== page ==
I am thrilled to welcome our new Director Rehma Muguyeneza onboard! Rehma is a member of the Ishami Foundation which works towards bringing awareness of the 1994 Genocide against the Tutsis, regarding her own personal experience with the Rwandan Genocide. She believes in amplifying the stories of the voiceless, taking pride and power in them. Over the years, she has developed strong skills in childcare, while also working as a teaching assistant. Rehma, a proud mother of two children, joined Teakisi late last year and has been intensely busy since, but we’ve managed to grab her for a chat about herself, entrepreneurship and what she’s looking forward to this year!

Salha: Hello Rehma, and welcome! The UK is back in another lockdown, how are you coping with that?

Rehma: This is our 3rd lockdown and it has been overwhelming, but I keep reminding myself that it’s not only me going through it. There are things that I can control and things that are beyond my control – the pandemic is the latter. I take comfort in my daily prayers, and believe that this shall pass.

Oh! I love practicing yoga, so that helps too.

Salha: Life is busy for you I guess, especially because you are juggling so many things plus Teakisi. How do you manage that?

Rehma: I try to prioritise my roles and tasks. For each role I create a ‘to do list’ which works magic. I stay on top of my commitments this way. With that being said, I have learned that saying no to certain things is ok too.

Salha: What are your passions in life?

Rehma: Uplifting others, learning, health, fitness, and cooking.

Salha: What’s your view on social entrepreneurship?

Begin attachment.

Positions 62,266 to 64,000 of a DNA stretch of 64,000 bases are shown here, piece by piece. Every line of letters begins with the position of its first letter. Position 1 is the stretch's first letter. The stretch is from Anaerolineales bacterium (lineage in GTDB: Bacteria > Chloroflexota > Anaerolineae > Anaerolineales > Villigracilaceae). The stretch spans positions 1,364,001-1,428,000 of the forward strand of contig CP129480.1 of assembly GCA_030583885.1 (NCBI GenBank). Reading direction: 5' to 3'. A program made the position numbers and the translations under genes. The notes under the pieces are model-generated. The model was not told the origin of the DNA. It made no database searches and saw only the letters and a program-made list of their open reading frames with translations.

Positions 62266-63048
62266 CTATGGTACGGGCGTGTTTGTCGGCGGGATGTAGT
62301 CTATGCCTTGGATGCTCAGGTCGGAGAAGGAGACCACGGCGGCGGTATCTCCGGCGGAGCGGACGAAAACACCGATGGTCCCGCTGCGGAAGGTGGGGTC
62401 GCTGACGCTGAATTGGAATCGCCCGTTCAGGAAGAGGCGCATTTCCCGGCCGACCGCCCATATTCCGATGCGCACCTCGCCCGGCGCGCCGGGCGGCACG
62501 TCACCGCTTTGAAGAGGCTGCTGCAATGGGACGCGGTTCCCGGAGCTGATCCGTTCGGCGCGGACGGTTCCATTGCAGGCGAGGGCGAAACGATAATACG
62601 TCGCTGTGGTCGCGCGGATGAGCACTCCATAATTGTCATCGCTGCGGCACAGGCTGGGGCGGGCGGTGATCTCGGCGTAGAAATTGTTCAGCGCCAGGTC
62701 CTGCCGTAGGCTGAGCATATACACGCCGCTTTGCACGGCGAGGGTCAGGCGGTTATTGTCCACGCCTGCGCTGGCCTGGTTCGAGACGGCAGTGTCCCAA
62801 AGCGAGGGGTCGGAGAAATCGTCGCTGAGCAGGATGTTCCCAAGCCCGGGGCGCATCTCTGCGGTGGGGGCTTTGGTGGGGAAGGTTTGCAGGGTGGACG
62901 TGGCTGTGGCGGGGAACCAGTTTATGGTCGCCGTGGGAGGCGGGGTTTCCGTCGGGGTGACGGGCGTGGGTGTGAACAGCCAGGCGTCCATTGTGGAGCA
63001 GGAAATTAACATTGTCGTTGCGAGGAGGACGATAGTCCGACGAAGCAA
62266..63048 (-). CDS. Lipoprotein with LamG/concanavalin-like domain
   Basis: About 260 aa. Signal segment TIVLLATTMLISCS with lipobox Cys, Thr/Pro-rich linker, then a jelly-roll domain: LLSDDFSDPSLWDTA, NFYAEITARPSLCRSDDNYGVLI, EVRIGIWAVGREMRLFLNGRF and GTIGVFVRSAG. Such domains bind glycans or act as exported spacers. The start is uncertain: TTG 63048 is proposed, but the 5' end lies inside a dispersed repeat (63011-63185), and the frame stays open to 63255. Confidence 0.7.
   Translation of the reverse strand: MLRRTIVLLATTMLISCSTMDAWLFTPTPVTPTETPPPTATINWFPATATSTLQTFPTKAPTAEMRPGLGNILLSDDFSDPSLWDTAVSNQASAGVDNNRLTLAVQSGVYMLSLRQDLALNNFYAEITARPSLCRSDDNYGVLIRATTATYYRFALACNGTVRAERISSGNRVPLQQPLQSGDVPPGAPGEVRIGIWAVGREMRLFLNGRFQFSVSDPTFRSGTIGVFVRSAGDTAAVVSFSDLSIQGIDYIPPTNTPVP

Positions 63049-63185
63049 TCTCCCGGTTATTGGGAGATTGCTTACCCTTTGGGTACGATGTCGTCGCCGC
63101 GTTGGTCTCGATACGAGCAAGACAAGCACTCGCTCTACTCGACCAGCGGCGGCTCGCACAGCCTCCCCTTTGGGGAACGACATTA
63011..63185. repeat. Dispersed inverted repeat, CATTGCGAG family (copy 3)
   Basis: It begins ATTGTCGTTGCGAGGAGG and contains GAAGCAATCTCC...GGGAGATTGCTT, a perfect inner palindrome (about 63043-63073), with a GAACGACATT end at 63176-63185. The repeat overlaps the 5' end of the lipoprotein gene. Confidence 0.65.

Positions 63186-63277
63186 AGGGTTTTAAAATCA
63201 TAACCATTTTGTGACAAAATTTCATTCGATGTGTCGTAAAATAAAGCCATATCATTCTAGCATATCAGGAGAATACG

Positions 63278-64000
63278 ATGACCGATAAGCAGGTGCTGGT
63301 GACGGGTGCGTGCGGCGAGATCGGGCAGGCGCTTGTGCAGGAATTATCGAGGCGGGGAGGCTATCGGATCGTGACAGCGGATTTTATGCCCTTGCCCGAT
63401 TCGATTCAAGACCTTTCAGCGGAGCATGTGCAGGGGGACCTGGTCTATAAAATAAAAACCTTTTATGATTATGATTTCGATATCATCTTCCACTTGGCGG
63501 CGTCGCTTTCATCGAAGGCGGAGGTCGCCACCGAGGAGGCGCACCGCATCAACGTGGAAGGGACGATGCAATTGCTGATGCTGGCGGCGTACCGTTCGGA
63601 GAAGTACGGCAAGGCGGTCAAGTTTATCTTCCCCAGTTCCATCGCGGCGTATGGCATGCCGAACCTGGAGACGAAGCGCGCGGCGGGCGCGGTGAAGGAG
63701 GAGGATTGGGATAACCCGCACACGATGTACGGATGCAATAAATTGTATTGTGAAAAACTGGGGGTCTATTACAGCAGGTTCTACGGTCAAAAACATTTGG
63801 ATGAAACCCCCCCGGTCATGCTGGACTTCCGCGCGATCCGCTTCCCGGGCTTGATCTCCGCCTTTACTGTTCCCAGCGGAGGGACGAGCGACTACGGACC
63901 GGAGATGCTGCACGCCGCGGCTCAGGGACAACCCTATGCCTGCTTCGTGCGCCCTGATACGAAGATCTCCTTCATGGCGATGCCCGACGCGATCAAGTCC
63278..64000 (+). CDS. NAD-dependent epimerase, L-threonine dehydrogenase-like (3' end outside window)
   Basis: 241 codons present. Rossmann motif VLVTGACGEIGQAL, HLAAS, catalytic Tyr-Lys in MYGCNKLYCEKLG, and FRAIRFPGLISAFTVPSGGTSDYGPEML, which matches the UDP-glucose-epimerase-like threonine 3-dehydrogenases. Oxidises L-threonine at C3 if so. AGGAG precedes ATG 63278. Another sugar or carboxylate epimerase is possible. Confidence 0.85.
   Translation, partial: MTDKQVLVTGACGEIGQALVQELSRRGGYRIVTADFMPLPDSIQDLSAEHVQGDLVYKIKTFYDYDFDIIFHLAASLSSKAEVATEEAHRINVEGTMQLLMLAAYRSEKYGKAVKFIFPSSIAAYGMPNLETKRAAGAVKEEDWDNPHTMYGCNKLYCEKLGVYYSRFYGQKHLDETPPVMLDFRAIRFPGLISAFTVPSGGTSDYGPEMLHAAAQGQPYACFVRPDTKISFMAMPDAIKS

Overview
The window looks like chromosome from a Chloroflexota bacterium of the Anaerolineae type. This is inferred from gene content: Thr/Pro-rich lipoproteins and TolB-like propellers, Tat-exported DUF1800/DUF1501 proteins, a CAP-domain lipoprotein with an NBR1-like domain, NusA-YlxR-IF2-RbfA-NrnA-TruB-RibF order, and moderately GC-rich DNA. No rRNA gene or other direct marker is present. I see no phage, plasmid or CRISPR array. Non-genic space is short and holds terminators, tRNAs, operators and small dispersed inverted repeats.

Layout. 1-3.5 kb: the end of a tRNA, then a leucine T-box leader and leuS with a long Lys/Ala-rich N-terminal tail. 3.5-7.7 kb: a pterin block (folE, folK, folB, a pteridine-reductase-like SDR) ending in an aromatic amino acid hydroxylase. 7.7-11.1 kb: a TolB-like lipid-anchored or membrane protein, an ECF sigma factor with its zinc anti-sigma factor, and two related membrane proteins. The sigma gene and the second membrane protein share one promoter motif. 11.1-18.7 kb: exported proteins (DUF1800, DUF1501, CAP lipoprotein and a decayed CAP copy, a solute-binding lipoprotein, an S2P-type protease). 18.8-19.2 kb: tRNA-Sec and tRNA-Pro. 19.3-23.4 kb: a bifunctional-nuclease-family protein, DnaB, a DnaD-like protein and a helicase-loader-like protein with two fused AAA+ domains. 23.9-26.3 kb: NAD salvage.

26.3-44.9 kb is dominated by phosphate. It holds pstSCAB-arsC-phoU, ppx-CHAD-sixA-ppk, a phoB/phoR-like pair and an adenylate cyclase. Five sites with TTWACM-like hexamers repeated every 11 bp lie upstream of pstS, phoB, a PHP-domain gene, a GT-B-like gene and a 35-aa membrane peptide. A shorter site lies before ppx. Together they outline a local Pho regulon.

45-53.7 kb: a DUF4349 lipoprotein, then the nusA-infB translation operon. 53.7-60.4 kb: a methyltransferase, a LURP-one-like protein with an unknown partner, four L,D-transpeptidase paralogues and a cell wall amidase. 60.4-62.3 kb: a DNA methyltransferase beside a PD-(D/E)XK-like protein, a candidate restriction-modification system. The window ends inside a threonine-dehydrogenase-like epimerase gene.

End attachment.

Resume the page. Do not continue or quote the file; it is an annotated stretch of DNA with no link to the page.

Rehma: In this modern age, it is the way to go. Social entrepreneurship combines social issues and business – in a way that improves the lives of people connected to the cause. In Teakisi’s case, it is the African woman.

Rehma at a pre-covid family get-together

Salha: How do you see it in relation to the future of Teakisi?

Rehma: Teakisi as a social entrepreneurship concept means we are not only concerned with profits. Our success is also defined by how much we improve the world we live in. Our focus with Teakisi is placed in the social and environmental changes we make – not only by changing the narrative of the African woman but also making sure it shapes their futures.

Salha: What are you looking forward to the most as you get started with your work at Teakisi?

Rehma: I’m looking forward to making a difference especially in challenging issues facing our society today. Also empowering and boosting the digital skills of the African woman in any way I can, while connecting with the wider community through digital education. This also includes bringing those who identify as Black, Asian and Minority Ethnic (BAME) communities together.

Salha: Do you see yourself blogging with Teakisi at any point soon?

Rehma: Definitely! Once I’ve gained the skills required from the best. That’s you, Salha!

Salha: Name five African women that you look up to?


  1. My own mother
  2. Ellen Johnson Sirleaf
  3. Louise Mushikiwabo
  4. Graca Machel
  5. Angelique Kidjo

Now more than ever, the need for digital skills will only continue to increase, which means a greater demand for those skills – be it in a personal or professional level. If like Rehma, you are are interested in boosting your own digital skills, or those of your community, check out our outreach programs and services.